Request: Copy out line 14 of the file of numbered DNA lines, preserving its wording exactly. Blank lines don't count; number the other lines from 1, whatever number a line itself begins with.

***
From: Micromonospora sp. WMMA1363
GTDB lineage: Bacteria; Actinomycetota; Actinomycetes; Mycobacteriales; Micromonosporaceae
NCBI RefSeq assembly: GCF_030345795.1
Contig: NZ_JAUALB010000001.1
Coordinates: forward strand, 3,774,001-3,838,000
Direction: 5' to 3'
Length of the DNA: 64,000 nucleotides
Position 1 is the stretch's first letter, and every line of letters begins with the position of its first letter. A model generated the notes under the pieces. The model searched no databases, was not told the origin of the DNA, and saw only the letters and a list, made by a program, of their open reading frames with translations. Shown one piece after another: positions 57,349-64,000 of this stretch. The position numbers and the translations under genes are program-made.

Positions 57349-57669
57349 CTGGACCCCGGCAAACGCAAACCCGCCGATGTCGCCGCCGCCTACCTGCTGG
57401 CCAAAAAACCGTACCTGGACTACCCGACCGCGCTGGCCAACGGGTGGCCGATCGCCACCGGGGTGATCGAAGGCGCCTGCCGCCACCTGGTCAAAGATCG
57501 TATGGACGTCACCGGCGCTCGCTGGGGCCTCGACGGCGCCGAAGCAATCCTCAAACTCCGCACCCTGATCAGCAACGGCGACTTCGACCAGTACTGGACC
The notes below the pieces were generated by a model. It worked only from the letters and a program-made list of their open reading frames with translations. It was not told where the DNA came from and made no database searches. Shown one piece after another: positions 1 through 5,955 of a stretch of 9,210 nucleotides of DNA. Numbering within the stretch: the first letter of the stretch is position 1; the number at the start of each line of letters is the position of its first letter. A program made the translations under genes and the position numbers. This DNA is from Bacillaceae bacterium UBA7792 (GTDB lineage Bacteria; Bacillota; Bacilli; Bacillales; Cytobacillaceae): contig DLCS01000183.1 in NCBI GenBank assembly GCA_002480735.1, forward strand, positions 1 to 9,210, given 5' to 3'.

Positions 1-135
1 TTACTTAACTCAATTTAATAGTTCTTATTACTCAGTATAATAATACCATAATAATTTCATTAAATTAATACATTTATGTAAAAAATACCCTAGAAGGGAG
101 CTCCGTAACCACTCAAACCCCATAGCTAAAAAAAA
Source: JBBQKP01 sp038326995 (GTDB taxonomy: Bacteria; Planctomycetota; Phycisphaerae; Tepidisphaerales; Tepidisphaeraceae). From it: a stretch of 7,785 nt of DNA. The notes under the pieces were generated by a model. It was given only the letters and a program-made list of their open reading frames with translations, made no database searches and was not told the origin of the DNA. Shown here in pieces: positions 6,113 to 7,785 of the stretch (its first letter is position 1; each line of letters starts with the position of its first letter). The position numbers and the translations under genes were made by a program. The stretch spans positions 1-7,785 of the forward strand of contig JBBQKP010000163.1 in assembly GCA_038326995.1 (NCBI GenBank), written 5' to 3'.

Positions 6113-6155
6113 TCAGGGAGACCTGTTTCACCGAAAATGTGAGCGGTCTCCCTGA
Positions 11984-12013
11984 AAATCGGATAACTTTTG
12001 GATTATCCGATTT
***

Positions 1-135